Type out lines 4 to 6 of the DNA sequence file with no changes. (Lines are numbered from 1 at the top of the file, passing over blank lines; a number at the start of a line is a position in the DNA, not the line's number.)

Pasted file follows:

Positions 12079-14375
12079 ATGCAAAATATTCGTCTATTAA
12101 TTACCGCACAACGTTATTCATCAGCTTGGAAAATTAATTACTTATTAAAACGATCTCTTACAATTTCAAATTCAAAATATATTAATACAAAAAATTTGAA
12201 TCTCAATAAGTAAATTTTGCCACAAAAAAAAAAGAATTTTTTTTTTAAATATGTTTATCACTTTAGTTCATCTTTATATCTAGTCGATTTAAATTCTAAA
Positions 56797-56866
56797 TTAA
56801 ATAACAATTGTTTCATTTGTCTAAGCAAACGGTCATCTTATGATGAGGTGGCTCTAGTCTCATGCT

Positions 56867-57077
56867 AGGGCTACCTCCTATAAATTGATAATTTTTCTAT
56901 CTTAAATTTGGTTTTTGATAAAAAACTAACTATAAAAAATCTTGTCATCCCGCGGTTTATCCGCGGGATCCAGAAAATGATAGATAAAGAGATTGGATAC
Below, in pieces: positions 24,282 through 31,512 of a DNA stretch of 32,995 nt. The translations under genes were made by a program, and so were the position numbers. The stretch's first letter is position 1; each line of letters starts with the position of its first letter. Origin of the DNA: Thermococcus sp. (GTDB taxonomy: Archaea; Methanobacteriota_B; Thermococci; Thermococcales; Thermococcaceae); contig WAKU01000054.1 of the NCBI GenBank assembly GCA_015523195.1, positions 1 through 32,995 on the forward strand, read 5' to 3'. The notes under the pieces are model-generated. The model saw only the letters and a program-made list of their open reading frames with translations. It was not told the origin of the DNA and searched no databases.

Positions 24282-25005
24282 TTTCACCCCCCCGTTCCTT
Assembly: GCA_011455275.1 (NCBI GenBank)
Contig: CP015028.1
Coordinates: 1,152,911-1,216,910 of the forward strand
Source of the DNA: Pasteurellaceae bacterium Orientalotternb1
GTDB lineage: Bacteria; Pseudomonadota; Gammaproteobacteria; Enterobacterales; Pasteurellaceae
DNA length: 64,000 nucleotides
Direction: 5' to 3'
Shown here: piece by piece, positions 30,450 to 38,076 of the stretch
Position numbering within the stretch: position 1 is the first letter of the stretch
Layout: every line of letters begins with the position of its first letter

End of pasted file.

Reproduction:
12201 TCTCAATAAGTAAATTTTGCCACAAAAAAAAAAGAATTTTTTTTTTAAATATGTTTATCACTTTAGTTCATCTTTATATCTAGTCGATTTAAATTCTAAA
Positions 56797-56866
56797 TTAA